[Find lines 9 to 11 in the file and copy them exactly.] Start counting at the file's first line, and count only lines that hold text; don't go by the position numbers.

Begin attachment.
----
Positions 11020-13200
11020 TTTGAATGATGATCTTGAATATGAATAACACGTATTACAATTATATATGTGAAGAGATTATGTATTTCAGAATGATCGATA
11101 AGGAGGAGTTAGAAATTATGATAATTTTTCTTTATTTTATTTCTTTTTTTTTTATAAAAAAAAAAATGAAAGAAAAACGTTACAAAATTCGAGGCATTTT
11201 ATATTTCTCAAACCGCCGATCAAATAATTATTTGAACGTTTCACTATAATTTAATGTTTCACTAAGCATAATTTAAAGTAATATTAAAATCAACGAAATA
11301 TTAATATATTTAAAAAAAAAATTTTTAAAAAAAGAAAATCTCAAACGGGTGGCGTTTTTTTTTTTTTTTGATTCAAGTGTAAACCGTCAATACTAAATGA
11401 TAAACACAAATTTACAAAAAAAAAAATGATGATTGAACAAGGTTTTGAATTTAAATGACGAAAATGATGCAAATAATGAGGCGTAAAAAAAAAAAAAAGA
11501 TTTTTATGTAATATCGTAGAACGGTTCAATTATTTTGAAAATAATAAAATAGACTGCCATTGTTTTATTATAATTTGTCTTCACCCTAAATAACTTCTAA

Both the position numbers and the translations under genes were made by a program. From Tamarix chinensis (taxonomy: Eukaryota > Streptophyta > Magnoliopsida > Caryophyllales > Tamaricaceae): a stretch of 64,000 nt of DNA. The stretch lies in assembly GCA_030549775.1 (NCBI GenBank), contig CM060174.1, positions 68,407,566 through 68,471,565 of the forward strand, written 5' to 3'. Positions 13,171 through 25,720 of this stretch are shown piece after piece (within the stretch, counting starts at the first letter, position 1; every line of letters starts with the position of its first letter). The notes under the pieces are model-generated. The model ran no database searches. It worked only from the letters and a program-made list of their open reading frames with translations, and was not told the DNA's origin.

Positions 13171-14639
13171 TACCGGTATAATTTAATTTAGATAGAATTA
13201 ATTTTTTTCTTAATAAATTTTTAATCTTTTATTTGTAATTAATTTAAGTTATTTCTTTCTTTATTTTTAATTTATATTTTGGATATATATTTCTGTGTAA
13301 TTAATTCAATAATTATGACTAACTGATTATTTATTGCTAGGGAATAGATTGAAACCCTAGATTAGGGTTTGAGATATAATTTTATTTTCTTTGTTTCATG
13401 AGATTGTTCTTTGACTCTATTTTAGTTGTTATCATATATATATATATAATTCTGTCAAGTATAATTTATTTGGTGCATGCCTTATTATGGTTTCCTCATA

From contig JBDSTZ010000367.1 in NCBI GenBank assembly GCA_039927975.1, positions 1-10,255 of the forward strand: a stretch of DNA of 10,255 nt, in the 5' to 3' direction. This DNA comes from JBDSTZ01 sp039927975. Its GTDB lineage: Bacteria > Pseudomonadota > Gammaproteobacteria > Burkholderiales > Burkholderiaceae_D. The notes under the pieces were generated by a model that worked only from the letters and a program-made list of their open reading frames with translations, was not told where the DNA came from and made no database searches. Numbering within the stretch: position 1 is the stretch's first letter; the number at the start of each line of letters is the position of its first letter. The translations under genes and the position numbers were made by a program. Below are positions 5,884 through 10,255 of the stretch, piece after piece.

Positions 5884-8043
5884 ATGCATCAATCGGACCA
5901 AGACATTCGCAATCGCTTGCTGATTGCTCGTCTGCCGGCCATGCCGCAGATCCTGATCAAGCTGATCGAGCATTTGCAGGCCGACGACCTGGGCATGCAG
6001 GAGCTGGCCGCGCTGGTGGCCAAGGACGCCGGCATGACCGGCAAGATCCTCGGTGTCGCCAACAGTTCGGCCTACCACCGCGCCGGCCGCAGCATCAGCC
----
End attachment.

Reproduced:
Positions 13171-14639
13171 TACCGGTATAATTTAATTTAGATAGAATTA
13201 ATTTTTTTCTTAATAAATTTTTAATCTTTTATTTGTAATTAATTTAAGTTATTTCTTTCTTTATTTTTAATTTATATTTTGGATATATATTTCTGTGTAA